Of note, 7E treatment also increased the numbers of CD8+ and PD-1+ T cells in tumor tissue samples from both animal models, which likely contributed to the antitumor function of 7E in restraining tumor masses. Although the results from the orthotopic PDAC model established with ASID mice revealed that 7E could inhibit tumor growth independently from T cells, we did not exclude the possibility that IL-20 blockade disrupts the immunosuppressive microenvironment of PDAC tumors by increasing cytotoxic CD8+ T cell accumulation. Indeed, the combination of IL-20 blockade with anti-PD-1 therapy showed remarkable antitumor efficacy, as significantly reduced tumor weights were observed for mice treated with the combination of 7E and the anti-PD-1 antibody compared to mice treated with either 7E or the anti-PD-1 antibody alone, demonstrating synergistic efficacy in PDAC. Immune checkpoint therapy targeting PD-L1 has been shown to be ineffective, as the response rate was <3.1% and there was no response to monotherapy for PDAC10. Therefore, combined therapies with an anti-PD-1 antibody and other antibodies or chemotherapeutic agents have been investigated and shown to be more effective than monotherapies56,57,58. Our study provided evidence that our anti-IL-20 antibody could be a potential candidate for combination therapy with an anti-PD-1 antibody in PDAC.
A recent study demonstrated that the antibody-mediated neutralization of IL-1β significantly enhanced the antitumor activity of an anti-PD-1 antibody, which was accompanied by increased tumor infiltration by CD8+ T cells, indicating that targeting IL-1β has a beneficial effect on PDAC therapy outcomes59. We previously reported that IL-1β expression was upregulated by IL-20 in glioblastoma cells and oral cancer cells30,35. Whether targeting IL-20 also inhibits IL-1β-mediated pancreatic oncogenesis awaits further investigation.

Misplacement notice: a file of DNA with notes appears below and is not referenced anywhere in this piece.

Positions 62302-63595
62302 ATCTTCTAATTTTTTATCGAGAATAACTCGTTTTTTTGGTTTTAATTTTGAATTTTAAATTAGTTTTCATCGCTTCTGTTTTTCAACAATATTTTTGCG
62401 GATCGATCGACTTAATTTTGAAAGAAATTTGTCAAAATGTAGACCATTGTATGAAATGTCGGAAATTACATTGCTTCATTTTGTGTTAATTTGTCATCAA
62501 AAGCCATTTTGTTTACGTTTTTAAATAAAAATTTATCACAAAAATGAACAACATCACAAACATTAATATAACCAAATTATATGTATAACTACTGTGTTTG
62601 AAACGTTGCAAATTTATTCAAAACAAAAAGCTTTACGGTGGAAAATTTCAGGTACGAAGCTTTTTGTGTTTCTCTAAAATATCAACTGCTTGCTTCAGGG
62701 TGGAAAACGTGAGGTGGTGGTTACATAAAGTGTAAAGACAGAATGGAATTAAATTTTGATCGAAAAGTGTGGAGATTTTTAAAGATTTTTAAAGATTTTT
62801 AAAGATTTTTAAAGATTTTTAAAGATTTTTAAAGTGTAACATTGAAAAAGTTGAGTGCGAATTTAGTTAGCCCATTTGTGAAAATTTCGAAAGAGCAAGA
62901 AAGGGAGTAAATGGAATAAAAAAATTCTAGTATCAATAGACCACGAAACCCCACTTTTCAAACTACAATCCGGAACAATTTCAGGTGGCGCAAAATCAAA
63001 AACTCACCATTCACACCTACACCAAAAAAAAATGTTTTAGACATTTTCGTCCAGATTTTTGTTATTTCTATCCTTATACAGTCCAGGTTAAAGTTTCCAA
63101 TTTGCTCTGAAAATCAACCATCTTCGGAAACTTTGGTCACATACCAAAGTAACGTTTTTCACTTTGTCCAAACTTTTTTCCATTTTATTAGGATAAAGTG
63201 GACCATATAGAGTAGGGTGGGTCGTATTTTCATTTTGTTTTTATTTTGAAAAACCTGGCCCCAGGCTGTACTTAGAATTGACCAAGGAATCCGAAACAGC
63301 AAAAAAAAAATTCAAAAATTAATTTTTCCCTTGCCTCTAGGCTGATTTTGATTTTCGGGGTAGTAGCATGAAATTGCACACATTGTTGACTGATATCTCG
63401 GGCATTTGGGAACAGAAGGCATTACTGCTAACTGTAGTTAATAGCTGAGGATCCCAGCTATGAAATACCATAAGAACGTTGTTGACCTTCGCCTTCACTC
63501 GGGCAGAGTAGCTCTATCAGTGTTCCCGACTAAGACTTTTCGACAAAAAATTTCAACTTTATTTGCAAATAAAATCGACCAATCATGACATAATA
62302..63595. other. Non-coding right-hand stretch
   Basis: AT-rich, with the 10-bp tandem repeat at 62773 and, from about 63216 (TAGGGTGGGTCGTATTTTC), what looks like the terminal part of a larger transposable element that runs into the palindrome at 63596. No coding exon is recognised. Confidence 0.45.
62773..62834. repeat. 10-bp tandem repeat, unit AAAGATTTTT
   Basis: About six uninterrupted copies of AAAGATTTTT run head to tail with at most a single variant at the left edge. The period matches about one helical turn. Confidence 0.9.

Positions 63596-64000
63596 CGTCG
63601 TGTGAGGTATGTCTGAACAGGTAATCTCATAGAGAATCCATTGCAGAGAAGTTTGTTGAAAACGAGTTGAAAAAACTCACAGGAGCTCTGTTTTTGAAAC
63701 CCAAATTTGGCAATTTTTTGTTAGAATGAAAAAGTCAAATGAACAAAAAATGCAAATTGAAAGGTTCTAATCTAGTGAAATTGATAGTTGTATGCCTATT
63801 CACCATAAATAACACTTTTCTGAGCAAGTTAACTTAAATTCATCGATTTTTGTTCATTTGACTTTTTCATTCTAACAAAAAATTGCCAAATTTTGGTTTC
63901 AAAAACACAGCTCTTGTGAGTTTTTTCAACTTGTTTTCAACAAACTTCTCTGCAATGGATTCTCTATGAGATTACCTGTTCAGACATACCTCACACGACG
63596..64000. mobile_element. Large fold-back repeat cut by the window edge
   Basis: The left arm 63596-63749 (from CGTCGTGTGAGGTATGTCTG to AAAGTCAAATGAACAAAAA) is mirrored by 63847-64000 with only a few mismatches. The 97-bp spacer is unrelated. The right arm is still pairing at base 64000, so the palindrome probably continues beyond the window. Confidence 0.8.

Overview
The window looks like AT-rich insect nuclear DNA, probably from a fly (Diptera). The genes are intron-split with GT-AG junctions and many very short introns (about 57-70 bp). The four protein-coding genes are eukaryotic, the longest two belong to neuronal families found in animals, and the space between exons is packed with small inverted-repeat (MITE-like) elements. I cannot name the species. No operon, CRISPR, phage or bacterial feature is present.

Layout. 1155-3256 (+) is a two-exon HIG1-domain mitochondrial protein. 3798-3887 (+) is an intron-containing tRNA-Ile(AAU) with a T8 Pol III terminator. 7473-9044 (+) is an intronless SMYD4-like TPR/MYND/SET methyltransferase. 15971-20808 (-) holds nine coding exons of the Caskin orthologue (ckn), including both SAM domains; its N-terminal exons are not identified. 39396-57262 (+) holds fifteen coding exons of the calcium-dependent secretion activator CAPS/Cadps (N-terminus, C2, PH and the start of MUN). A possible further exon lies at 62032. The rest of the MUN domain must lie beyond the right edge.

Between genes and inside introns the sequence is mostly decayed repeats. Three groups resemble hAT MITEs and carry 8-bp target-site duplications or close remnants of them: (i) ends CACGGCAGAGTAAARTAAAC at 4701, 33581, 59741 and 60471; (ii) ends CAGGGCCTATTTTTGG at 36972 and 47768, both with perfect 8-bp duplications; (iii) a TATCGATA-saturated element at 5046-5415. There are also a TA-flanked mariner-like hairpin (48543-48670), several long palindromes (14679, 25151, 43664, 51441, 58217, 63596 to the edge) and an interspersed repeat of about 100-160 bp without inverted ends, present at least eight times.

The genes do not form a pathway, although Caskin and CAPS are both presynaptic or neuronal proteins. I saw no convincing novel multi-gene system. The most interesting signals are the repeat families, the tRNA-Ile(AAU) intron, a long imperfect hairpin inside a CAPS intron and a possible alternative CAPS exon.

In the orthotopic KPC tumor model, 7E treatment or IL-20R1 knockdown not only reduced tumor growth but also alleviated cachexic symptoms, including producing reductions in the loss of body weight and fat mass. The anticachexia effect of 7E was further confirmed in an LLC-induced cachexia model, implying that 7E has therapeutic potential for treating PDAC and alleviating cachexic symptoms.
CAC reflects the activation of the host metabolism with loss of muscle mass and adipose tissue. Only a few murine tumor models have been reported to induce a cachexia-like syndrome, such as PDAC, LLC, melanoma, and prostate tumor models60,61,62. In a prostate cancer-induced cachexia study, an IL-6 antagonist alleviated weight loss but did not inhibit tumor growth61. In addition, in a melanoma model, a significant reduction in body weight loss was observed with IL-6 antagonist treatment61. By contrast, 7E not only mitigated weight loss but also attenuated tumor growth in the orthotopic PDAC model. Although IL-20 blockade did not significantly alleviate muscle wasting, it preserved adipose tissue in the animal models of CAC studied. Therefore, an IL-20 antagonist may be a relatively effective drug for treating PDAC and CAC.